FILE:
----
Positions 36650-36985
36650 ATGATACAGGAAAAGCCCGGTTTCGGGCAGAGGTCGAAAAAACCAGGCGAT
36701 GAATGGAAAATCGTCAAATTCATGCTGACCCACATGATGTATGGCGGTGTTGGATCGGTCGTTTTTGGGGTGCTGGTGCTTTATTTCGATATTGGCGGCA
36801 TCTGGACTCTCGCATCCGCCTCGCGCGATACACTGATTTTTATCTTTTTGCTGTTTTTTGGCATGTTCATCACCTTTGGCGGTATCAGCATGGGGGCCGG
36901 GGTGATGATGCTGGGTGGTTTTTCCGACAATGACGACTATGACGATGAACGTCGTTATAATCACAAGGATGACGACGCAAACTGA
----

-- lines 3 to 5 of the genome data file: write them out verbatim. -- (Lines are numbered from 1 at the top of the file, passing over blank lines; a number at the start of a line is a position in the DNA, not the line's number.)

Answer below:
36701 GAATGGAAAATCGTCAAATTCATGCTGACCCACATGATGTATGGCGGTGTTGGATCGGTCGTTTTTGGGGTGCTGGTGCTTTATTTCGATATTGGCGGCA
36801 TCTGGACTCTCGCATCCGCCTCGCGCGATACACTGATTTTTATCTTTTTGCTGTTTTTTGGCATGTTCATCACCTTTGGCGGTATCAGCATGGGGGCCGG
36901 GGTGATGATGCTGGGTGGTTTTTCCGACAATGACGACTATGACGATGAACGTCGTTATAATCACAAGGATGACGACGCAAACTGA